The Digest. 01.16.08.

Volador by Tete Calvache

Volador. Photo by Tetë Calvache.

  • Art Blog Quote of the Day, in the Guardian: “Art is much too important to be left to artists; it needs planning, organisation and let’s face it, control. I mean, remember what things used to be like. Some “sensitive soul”— another way of saying some introspective bourgeois subject— would go out into the countryside completely uncurated! Look where that led: all those paintings by Cézanne and Van Gogh. Art with no public voice at all, that frankly bores us today but we still have to pretend to admire. Well, we’ve had enough of the struggling artist’s hard-won visions. We want art that delivers and so we have evolved a new mode of artistic production. It’s called the Tate commission.”
  • A Google map guide to Banksy. In related news: Even more Banksy, Melbourne edition.
  • Paris Art Crime Blotter: Band of “vandals” spent more than a year secretly repairing the Panthéon’s broken clock.
  • LACMA still getting rich people’s dough.
  • Zaha Hadid chosen to design Eli Broad’s museum in Lansing. (Via ArtForum.)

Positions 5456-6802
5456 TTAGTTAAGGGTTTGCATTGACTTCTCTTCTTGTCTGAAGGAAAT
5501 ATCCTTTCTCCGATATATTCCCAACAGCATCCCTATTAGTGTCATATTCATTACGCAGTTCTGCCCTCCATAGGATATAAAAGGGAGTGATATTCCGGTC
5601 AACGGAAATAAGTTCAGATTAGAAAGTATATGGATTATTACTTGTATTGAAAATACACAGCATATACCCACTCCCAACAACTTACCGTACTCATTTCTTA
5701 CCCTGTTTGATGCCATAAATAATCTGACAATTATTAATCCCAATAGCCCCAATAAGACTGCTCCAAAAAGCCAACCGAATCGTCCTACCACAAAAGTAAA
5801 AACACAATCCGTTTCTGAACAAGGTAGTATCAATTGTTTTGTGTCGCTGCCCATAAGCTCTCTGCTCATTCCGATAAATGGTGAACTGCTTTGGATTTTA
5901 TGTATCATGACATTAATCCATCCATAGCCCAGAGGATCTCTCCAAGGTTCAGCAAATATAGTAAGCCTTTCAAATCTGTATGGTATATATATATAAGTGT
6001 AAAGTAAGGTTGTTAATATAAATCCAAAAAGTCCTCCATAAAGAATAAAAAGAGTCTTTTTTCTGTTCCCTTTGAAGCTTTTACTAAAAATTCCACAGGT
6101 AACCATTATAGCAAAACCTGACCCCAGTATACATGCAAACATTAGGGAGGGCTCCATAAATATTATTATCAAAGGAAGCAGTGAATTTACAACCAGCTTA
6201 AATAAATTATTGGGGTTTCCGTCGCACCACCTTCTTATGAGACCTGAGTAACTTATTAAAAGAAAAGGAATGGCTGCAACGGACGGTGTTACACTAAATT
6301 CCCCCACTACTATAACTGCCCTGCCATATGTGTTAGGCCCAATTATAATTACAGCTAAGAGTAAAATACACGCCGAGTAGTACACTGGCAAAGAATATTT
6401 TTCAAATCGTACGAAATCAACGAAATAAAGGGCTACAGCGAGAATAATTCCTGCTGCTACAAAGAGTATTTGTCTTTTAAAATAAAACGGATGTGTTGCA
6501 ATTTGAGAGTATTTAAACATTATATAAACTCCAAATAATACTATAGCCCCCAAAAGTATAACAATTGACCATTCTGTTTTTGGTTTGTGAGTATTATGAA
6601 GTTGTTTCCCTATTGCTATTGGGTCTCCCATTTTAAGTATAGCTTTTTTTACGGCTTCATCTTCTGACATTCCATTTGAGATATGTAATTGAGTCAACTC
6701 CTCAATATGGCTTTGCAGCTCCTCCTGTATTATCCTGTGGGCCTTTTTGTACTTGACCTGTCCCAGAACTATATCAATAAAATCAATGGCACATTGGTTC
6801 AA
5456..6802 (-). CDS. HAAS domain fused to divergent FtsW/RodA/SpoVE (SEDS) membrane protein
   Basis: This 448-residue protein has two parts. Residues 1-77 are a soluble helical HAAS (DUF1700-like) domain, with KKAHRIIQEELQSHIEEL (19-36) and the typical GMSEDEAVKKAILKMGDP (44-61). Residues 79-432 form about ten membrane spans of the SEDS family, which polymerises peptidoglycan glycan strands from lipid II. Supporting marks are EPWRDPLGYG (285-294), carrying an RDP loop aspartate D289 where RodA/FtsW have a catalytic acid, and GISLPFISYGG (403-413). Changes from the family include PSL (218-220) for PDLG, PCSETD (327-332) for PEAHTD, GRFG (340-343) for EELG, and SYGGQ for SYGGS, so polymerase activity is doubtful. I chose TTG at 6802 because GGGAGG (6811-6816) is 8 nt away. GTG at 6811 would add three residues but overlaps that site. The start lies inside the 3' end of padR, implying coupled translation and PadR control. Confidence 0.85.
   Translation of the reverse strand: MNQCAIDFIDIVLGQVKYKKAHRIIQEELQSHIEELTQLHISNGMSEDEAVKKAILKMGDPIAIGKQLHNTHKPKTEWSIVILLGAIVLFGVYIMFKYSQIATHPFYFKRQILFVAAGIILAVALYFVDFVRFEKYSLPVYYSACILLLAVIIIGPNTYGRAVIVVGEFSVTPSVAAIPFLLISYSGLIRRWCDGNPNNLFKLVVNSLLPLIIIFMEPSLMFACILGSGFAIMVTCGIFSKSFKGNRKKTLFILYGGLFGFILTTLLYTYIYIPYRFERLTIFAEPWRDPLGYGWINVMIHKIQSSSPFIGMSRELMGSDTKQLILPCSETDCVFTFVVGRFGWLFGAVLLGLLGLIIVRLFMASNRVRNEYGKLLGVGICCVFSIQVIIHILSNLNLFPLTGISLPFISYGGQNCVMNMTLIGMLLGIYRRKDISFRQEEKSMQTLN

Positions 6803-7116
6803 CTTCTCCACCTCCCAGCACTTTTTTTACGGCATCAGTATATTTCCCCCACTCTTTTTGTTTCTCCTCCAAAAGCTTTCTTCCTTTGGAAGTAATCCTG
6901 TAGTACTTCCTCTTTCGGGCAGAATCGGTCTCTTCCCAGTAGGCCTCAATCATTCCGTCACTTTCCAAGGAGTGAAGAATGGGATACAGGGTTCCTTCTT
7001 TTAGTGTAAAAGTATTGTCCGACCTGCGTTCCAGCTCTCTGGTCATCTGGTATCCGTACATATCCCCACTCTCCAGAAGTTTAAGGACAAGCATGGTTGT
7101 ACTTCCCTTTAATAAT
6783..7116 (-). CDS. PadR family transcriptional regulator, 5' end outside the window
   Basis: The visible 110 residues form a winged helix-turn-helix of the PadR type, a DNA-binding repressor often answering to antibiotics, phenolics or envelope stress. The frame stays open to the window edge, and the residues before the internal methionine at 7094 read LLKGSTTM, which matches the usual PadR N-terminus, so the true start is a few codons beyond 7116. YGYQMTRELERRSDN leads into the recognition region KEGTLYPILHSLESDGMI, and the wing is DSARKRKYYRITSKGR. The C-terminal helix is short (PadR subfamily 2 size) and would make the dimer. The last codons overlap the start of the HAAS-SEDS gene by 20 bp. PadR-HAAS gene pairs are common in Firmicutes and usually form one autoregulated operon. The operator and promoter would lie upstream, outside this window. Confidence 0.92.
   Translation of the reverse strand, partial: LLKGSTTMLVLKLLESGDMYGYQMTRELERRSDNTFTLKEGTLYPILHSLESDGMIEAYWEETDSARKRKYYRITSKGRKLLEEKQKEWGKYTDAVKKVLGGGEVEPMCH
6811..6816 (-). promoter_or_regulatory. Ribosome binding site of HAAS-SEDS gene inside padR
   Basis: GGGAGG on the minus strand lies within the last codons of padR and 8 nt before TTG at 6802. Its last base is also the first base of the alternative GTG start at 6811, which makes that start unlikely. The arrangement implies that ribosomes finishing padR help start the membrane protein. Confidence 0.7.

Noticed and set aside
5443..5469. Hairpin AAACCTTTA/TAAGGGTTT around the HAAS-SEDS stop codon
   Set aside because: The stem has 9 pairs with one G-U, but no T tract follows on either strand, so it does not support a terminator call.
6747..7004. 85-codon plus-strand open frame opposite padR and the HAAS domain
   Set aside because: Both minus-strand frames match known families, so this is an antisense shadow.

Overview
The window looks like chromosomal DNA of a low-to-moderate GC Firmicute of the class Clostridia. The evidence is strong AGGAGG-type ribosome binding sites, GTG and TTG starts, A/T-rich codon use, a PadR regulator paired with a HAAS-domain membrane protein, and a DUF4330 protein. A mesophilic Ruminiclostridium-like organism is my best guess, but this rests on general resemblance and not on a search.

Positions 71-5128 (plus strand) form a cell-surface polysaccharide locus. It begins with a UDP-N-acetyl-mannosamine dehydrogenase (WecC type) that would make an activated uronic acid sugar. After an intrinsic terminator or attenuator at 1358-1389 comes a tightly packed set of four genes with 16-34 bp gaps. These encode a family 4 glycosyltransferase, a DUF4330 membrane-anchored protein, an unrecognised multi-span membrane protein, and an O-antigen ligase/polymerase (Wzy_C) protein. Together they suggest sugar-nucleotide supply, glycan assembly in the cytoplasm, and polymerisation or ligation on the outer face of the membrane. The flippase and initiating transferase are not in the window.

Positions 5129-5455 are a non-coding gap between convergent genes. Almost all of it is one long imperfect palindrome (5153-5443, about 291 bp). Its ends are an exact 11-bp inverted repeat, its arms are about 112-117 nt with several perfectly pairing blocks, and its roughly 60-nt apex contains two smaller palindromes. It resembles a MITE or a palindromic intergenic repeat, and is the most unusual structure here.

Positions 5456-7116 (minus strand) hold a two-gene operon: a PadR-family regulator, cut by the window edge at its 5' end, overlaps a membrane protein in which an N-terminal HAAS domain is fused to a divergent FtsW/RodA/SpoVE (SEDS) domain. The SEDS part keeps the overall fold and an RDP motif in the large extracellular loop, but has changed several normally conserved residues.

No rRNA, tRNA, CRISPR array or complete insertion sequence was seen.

• Winter Museum Preview: Philly.
  • How much did you sell? Anaba has posted the results to his informal art market survey from Art Basel Miami Beach.
  • Spiderman stained glass.
  • It scrambles the mind: Fake Lyons to be built in real Dubai.
  • Art couch.
  • In exchange for colonialism, the New World gave Europe syphilis.
  • Graff of the Day: Dehy76 in S.F.
  • Flying hotel.
  • The new Gensler-designed CAA building in L.A.: the Death Star, populated by Hollywood agents.
  • In NYC: Roy De Forest at George Adams Gallery.
  • In L.A.: Robert Graham at USC’s Fisher Gallery.
  • In Austin: It’s a Beautiful World, with David Choe, David Ellis, The London Police, and many others at Gallery Lombardi.
  • In Eche, Spain: Javier García-Solera Vera’s Official School of Languages building.
  • Your moment of astronaut Barbie.
Posted by C-Monster.

2 comments

  1. TT

    I don’t get the Banksy map business. What next, mp3 players with erudite commentary on the socio-political context and stencil technique that one can listen to while following the map?